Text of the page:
This is what I wish to get engaged in, and I am looking for collaborators and colleagues to build a Liberal Education programme for India. The question I am asking now is what would a Liberal Education programme for 21st century India look like? Would the key propositions of a Liberal Education - that it would liberate the mind, animate the world, encourage cooperation and agitation for change - be valid for India? How should the relationship with technology be viewed, and how can one educate someone to shape the usage of technology rather than being shaped by it? A project close to my heart, I wish to initially create this as a Continuing Education programme, one that people can engage with along with their work activities, and then, at some point in the future, build a full-fledged college curriculum and campus in India.
Popular posts from this blog
A friend has recently forwarded me a quote from Lord Macaulay's speech in the British Parliament on 2nd February 1835. I reproduce the quote below: "I have traveled across the length and breadth of India and I have not seen one person who is a beggar, who is a thief. Such wealth I have seen in this country, such high moral values, people of such calibre, that I do not think we would ever conquer this country, unless we break the very backbone of this nation, which is her spiritual and cultural heritage, and, therefore, I propose that we replace her old and ancient education system, her culture, for if the Indians think that all that is foreign and English is good and greater than their own, they will lose their self-esteem, their native self-culture and they will become what we want them, a truly dominated nation." The email requested me to forward me to every indian I know. I was tempted, but there were two oddities about this quote. First, the language, which
Introduction : The Business of Gift Giving Business gift giving has always been common and contentious at the same time. Business gifts are usually seen as an ‘advertising, sales promotion and marketing communication medium’ (Cooper et al , 1991). Arunthanes et al (1994) points out that such gifting is practised usually for three reasons: (a) in appreciation for past client relationships, placing a new order, referrals to other clients, etc.; (b) in the hopes of creating a positive, first impression which might help to establish an initial business relationship; and (c) giving may be perceived as a quid Pro quo (i.e. returning a favour or expecting a favour in return for something). The practitioners of gift-giving generally argue that doing business is often an aggregation of personal interactions and relationships, and gift-giving should be seen as a natural way of maintaining and enhancing these relationships. ‘Business gifts, especially one given in the course of the festive s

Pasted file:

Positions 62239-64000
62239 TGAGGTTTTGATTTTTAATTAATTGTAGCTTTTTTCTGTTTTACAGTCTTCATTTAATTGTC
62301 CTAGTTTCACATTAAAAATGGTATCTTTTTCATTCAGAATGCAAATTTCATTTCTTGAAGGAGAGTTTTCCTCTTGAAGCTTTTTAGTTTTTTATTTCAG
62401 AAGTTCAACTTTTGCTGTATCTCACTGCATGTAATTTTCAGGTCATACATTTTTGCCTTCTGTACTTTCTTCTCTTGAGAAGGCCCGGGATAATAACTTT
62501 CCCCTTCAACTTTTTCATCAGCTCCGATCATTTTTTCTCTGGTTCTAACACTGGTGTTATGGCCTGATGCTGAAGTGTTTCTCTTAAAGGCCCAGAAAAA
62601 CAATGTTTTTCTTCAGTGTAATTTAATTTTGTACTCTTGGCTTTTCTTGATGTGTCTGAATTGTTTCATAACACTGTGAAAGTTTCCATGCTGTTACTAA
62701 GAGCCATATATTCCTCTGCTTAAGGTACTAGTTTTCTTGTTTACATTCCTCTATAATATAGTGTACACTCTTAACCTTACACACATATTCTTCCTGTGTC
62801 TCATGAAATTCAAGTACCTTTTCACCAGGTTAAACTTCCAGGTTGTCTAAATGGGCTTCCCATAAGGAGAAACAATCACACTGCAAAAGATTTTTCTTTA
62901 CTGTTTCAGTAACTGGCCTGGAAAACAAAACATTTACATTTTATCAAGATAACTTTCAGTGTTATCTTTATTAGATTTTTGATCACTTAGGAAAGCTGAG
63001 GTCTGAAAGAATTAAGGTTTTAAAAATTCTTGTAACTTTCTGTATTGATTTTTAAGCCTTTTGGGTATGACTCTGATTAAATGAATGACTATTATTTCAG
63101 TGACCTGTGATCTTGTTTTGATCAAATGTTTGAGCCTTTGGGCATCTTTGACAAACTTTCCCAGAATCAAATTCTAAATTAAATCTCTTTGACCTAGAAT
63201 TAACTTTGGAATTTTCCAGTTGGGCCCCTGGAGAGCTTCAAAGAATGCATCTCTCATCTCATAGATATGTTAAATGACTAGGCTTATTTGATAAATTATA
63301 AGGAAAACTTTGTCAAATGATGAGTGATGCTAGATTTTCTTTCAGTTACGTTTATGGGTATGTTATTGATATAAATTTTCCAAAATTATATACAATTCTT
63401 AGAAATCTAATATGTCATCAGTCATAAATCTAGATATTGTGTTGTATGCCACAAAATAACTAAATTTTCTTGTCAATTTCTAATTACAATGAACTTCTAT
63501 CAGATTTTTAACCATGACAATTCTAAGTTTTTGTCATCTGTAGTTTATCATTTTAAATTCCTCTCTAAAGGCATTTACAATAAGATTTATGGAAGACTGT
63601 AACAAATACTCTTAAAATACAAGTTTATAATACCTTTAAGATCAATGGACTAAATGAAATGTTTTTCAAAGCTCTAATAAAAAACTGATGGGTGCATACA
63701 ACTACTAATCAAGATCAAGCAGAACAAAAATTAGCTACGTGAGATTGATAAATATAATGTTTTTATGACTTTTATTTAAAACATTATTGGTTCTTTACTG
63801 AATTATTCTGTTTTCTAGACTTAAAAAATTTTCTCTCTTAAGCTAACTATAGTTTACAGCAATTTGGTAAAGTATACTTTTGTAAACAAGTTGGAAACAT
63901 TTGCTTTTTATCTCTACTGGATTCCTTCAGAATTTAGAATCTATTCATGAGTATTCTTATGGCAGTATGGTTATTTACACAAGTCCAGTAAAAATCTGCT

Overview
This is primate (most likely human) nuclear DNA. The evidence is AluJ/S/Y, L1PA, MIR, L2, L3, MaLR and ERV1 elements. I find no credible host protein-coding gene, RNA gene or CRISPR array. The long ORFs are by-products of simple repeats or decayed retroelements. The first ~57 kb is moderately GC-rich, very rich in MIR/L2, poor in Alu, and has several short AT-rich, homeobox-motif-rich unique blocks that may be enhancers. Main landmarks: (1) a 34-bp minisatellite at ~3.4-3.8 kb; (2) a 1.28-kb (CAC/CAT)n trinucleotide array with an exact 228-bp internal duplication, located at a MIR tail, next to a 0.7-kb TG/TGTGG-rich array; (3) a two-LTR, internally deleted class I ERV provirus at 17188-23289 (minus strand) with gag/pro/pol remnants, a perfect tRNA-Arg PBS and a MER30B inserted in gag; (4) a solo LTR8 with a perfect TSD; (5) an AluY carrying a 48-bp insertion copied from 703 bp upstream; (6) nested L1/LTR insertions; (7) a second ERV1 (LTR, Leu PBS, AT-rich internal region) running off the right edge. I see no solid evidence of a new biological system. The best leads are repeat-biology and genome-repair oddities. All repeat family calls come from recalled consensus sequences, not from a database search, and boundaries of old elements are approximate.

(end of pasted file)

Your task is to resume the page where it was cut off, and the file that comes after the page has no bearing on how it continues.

Buzzwords have disadvantages. Right now, experiential learning is one, and that means we put the label on everything and it stops to mean anything. Also, this means reasonable conversation about experiential learning becomes difficult - at times such as this, either you preach experiential learning or you are traditional, antiquarian and hopelessly out of touch. But, overlooking the limitations of experiential learning can cause big problems. Experiential Learning does many things - putting practice at the heart of learning is an important paradigm shift - but not everything, and it is important to be aware what it does not do. Usually, we equate the terms Project-based Learning (the method) with Experiential Learning (the idea) and Learning from Experience (the ideal), treating them as one and the same and using the terms interchangeably. Any talk about distinctive meaning of these terms is usually seen as pedantic, but really represent very different ideas about education.
Today, Helen Goddard, 26, a highly popular music teacher of a City School for Girls, has been sentenced to 15 months in prison. Her crime was to carry out a year long lesbian affair with one of her pupils, who appeared in the court and admitted that the affair was consensual and it was she who pressured Helen into the affair. For Helen, a bright musician and a devout Chistian, this is an extraordinary lapse of judgement. Also, she was teaching in the £13,000 private girls only school in London. She was surely aware what the consequences of her action will be. The fact that she still could not stop herself tells us that lovers do not always act rationally, something we always knew. There is more in this affair than personal tragedies. For a start, this has all the dramatic elements: a bright, beautiful teacher more in Julia Roberts mould [as in Mona Lisa Smile], a stiff upper lip school [not unlike Wellesley] and a story like Notes On A Scandal with an added twist. Indeed, Helen
There is no other city like Kolkata for me: It is Home. The only city where I don't have to find a reason to go to, or to love. It is one city hardwired into my identity, and despite being away for a decade, that refuses to go away. People stay away from their homeland for a variety of reasons. But, as I have come to feel, no one can be completely happy to be away. One may find fame or fortune, love and learning, in another land, but they always live an incomplete life. They bring home broken bits of their homeland into their awkward daily existence, a cushion somewhere, a broken conversation in mother tongue some other time, always rediscovering the land they left behind for that brief moment of wanting to be themselves. The cruelest punishment, therefore, for a man who lives abroad is when his love for his land is denied. It is indeed often denied, because the pursuit of work, knowledge or love seemed to have gotten priority over the attraction of the land. This is particularly